Helicopter parents who hover around their kids at all times could be doing their children actual harm, a new study has found.
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We've all seen them in the playground, the backyard, and the beach watching over every move.
A new study from US and Swiss scientists says interfering with kids' play at the age of two can cause serious damage and lead to behavioural and emotional difficulties later in life.
Neuroscience educator Nathan Wallis says if parents seek to control their kids when they're little, those children grow up to be not very resilient.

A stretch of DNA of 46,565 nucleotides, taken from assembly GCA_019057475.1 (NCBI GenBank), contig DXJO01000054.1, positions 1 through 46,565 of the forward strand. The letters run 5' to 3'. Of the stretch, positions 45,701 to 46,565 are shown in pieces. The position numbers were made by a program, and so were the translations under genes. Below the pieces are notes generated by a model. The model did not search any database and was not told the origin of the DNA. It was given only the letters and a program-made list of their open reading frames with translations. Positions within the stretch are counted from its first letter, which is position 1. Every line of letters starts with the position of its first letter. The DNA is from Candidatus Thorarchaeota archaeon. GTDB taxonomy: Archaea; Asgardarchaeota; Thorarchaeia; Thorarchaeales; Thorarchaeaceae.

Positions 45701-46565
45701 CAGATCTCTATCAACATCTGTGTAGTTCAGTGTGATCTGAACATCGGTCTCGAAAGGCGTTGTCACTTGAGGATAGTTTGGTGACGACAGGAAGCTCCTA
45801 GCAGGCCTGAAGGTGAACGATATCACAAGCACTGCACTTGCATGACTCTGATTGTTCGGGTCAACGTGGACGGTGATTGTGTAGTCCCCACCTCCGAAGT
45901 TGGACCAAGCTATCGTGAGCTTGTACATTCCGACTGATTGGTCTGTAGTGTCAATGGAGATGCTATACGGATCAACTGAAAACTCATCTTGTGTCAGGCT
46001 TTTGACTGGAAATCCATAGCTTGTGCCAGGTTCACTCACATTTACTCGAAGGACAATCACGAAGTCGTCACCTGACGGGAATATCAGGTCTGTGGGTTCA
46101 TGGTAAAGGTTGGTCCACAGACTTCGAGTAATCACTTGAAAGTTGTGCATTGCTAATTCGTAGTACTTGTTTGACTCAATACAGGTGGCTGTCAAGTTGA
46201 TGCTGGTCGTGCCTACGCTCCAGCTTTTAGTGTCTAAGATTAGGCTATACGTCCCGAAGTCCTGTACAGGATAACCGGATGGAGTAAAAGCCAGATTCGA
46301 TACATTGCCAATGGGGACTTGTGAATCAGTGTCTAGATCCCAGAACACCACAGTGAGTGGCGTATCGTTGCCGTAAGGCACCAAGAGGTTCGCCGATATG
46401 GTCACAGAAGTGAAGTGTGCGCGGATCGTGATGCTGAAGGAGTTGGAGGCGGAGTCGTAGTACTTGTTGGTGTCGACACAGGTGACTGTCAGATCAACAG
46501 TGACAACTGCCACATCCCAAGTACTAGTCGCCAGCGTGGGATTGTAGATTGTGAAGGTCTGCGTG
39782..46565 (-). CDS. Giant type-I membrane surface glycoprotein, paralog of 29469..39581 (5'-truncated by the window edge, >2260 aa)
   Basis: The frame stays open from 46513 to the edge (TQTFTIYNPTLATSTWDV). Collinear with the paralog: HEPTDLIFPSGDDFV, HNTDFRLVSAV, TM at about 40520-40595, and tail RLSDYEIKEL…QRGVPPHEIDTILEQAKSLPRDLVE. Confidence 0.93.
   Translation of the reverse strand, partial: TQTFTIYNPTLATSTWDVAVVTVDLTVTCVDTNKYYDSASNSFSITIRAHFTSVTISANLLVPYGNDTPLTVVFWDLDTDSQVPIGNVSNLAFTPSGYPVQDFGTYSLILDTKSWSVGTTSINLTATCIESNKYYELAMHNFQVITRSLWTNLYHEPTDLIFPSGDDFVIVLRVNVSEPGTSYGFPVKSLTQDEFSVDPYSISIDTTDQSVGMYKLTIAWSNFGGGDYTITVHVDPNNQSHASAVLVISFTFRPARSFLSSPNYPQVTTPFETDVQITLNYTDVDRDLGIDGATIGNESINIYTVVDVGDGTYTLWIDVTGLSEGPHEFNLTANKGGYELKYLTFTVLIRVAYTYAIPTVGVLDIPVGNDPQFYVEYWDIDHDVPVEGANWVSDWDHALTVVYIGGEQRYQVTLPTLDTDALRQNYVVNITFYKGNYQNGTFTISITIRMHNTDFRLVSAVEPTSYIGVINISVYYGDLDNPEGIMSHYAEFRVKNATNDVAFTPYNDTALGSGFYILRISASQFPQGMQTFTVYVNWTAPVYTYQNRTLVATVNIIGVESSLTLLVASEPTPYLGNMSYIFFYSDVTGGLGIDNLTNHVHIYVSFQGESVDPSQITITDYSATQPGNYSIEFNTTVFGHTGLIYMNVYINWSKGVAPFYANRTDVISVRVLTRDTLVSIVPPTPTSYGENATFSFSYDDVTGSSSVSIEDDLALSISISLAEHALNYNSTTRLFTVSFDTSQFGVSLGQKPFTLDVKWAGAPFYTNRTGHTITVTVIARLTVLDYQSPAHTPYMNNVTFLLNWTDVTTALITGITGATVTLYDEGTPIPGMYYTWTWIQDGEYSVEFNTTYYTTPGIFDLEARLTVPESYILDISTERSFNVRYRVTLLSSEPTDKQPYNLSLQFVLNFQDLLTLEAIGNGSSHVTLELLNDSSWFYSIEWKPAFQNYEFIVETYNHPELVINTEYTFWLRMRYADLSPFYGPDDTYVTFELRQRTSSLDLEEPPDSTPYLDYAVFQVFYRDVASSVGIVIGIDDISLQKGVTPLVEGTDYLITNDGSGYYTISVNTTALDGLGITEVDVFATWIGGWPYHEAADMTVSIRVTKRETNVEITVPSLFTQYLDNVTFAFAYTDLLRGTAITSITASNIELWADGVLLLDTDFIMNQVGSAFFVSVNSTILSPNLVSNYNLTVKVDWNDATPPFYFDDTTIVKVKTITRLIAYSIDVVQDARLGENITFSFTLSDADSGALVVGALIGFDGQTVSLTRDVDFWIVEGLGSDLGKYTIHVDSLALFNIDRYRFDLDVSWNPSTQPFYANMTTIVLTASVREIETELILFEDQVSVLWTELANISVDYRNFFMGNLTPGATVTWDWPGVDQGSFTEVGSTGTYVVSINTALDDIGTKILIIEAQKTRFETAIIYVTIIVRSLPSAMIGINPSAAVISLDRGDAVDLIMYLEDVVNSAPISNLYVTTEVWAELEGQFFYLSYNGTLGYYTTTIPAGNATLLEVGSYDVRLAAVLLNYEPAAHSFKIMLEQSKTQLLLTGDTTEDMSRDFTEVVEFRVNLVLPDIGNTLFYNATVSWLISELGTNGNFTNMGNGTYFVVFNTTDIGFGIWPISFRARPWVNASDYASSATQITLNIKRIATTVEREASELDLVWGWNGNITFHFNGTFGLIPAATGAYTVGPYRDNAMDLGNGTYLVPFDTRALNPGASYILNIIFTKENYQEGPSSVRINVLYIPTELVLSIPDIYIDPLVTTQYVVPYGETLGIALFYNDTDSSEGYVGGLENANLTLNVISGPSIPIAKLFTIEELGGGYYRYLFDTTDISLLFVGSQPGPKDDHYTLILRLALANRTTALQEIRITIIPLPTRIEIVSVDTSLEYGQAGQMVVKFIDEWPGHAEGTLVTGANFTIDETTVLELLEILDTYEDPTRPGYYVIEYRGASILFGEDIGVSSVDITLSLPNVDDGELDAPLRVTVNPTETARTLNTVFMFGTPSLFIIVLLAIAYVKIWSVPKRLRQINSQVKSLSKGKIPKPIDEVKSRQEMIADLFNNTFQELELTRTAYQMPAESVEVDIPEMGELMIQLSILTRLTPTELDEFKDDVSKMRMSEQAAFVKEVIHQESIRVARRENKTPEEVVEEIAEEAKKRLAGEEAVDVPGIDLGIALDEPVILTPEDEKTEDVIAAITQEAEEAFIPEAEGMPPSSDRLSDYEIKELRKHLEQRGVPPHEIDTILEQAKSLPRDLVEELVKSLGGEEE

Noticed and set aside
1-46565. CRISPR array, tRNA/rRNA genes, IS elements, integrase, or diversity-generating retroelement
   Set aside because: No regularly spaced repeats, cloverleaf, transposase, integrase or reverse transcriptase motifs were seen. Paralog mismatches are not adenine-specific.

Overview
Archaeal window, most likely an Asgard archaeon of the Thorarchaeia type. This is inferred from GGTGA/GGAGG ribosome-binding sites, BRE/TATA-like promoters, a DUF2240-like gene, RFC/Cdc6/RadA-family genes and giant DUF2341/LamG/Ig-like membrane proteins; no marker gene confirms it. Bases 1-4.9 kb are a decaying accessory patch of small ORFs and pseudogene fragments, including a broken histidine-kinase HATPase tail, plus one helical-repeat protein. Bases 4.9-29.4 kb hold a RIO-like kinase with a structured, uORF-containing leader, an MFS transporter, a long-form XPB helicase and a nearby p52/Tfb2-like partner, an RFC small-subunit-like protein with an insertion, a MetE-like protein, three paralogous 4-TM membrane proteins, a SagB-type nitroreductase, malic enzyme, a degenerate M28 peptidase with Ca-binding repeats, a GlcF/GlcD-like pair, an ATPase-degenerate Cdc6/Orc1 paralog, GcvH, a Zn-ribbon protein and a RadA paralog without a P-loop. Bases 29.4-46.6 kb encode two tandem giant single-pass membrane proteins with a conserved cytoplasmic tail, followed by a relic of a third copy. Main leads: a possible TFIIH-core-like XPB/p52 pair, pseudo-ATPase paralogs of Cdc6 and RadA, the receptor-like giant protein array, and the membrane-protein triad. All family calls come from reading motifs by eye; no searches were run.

"In the first year of life you're supposed to be a helicopter parent - you're supposed to be highly responsive.
"It's when the kid needs to start risk-taking in the twos that they have to be allowed to take some risks."
However, Mr Wallis says while it's an issue for those parents who are doing it, it's not a huge issue for Kiwi parents in general.
"When you look at our statistics, us being overprotective is not the issue our children face," he said.
"We have the third-highest rate of child abuse in the developed world [and] the highest rate of teenage suicide in the developed world."
He says the statistics suggest New Zealand's children are suffering from neglectful parents, rather than overbearing ones.